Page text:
Helpful Ideas On How To Store Hot Tub Chemicals


Do you know what’s the best way to store your hot tub chemicals so they last longer and you keep protecting your kids and pets from them?

If you’re a hot tub owner I’m sure you go through lengths to keep your hot tubs in superb condition. How do you do that? Bath it with the best Spa Chemical Products. Read on, learn and share!

The most practical way to keep your hot tub chemical products safely stored is in a clean plastic container. It should be tightened and tucked away on a shelf so it is not within the reach of your kids and pets.

Here are more details on how to store hot tub chemicals.

Make Sure To Keep Them Dry

Since you will be dealing with dry and liquid chemicals, they are meant to be diluted in water which causes a chain of chemical reactions. Now, these are strong chemicals not meant for contact with the skin so it’s best to use protective gloves before handling them.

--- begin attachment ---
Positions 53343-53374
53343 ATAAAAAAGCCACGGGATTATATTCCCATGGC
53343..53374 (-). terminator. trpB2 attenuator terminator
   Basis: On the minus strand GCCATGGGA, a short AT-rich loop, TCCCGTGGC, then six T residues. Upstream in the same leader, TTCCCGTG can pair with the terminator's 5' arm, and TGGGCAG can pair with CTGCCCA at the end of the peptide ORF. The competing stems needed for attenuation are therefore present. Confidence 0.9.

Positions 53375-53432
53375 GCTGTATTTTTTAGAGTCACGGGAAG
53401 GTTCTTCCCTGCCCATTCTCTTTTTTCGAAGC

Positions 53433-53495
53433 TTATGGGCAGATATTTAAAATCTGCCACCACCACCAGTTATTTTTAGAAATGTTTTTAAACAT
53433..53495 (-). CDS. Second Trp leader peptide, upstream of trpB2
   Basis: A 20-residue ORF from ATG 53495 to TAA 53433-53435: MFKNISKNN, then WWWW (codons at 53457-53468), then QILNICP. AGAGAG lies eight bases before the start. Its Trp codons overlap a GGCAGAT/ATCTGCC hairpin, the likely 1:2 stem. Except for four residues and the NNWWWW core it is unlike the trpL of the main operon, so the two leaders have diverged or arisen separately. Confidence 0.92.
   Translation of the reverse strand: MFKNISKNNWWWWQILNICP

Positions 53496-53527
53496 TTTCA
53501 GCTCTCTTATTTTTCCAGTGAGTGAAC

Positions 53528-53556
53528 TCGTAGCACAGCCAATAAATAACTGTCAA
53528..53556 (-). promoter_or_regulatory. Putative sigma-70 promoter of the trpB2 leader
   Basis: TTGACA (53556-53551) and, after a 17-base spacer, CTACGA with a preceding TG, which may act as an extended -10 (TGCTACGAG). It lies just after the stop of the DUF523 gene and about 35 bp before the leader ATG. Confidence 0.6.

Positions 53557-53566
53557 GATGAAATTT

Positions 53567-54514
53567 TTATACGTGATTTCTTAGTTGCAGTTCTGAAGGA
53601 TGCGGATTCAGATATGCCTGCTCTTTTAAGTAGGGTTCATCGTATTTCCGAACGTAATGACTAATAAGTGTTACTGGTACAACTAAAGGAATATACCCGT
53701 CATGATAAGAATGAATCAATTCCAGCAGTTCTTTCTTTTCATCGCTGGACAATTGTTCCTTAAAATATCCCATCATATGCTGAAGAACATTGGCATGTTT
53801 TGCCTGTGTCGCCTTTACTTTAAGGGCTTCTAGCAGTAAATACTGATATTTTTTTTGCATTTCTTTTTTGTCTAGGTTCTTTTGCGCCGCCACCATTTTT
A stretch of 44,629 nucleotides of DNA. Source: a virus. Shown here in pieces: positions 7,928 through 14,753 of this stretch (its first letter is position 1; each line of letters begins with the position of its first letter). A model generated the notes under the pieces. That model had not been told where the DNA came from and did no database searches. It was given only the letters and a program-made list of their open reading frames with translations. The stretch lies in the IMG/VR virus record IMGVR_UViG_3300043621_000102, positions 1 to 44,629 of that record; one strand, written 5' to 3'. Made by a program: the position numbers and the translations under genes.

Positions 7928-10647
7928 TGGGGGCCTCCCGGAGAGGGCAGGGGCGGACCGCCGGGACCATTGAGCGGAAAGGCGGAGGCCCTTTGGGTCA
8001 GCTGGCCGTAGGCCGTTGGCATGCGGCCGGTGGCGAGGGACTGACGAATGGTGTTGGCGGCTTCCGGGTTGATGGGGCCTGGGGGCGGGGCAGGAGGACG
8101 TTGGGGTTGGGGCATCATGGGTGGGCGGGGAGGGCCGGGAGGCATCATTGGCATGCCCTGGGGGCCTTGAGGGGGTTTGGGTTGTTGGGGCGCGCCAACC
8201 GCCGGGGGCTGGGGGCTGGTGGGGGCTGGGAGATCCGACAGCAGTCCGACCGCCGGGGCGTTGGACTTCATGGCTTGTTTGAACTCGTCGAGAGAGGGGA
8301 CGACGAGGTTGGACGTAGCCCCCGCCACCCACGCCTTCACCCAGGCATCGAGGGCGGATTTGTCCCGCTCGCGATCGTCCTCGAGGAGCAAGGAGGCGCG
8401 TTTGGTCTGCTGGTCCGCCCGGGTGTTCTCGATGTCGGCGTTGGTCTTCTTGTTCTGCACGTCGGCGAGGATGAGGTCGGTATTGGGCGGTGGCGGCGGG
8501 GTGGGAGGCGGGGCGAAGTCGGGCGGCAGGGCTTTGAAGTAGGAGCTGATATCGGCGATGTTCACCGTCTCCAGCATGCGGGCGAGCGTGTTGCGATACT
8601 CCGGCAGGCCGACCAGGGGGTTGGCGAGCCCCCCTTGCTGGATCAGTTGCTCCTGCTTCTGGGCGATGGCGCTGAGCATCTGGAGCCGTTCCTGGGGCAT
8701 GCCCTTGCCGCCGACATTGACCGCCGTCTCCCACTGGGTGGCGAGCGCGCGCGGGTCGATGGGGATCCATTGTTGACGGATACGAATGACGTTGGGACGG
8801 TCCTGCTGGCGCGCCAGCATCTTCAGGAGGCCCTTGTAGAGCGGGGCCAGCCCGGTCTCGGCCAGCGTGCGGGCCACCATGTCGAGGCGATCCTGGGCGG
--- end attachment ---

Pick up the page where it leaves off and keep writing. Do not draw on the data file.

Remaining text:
There are usually instructions on the packaging regarding proper use so follow them closely. Water can be seemingly harmless but once introduced to chemicals especially in excess the combined product could be toxic. Moreover, if these chemicals come into contact with other liquid not meant for mixing it may create an unstable solution so it is very important for you to follow these pointers if you are not using them at the moment:

  • Store in a dry tight lid container to avoid contents from absorbing moisture. The same goes for chemicals that come in resealable packaging. See if it seals through completely, if not, better empty contents into a new container. This also makes sure moisture and outside factors will not lessen the effectiveness of your hot tub chemicals.